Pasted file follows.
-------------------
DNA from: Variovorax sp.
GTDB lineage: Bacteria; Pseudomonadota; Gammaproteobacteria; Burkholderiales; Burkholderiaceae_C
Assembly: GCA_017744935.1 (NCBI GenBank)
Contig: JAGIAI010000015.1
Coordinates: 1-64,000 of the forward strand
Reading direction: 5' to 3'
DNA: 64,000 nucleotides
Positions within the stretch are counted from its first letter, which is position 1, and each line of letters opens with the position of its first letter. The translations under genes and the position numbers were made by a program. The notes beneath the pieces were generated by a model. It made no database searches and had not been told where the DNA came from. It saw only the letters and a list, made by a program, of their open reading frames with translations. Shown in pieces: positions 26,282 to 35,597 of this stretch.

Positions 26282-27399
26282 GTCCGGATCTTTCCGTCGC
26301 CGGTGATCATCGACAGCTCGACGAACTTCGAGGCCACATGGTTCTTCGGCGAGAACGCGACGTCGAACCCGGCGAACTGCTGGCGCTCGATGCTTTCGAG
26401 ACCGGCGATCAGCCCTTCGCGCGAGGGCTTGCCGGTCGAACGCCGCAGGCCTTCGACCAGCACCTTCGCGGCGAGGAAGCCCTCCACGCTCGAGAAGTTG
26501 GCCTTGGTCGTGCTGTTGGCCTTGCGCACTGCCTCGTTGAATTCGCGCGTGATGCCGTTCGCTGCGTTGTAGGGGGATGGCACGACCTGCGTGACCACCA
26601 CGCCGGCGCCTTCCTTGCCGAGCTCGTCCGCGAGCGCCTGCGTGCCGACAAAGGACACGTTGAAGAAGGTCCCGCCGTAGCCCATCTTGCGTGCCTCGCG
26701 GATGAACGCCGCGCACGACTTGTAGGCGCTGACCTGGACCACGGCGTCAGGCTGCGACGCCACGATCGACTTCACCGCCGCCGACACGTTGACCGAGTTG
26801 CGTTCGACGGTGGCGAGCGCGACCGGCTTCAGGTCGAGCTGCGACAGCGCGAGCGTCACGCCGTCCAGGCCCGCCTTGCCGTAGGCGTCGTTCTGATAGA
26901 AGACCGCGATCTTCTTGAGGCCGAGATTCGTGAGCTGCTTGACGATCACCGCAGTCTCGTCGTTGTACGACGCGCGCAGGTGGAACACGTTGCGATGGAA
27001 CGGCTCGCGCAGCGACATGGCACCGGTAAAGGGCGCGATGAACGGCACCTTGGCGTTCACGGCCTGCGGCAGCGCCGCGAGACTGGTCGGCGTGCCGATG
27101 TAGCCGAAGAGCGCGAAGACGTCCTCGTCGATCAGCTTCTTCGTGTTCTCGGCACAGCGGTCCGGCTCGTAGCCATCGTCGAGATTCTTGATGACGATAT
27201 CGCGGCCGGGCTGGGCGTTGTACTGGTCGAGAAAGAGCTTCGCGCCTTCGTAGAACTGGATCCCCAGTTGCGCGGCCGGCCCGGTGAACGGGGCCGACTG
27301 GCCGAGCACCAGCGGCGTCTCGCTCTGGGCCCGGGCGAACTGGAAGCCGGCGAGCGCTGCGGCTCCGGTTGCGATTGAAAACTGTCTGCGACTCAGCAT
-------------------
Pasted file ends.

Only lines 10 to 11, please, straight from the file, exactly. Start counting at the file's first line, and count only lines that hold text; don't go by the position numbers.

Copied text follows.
26282 GTCCGGATCTTTCCGTCGC
26301 CGGTGATCATCGACAGCTCGACGAACTTCGAGGCCACATGGTTCTTCGGCGAGAACGCGACGTCGAACCCGGCGAACTGCTGGCGCTCGATGCTTTCGAG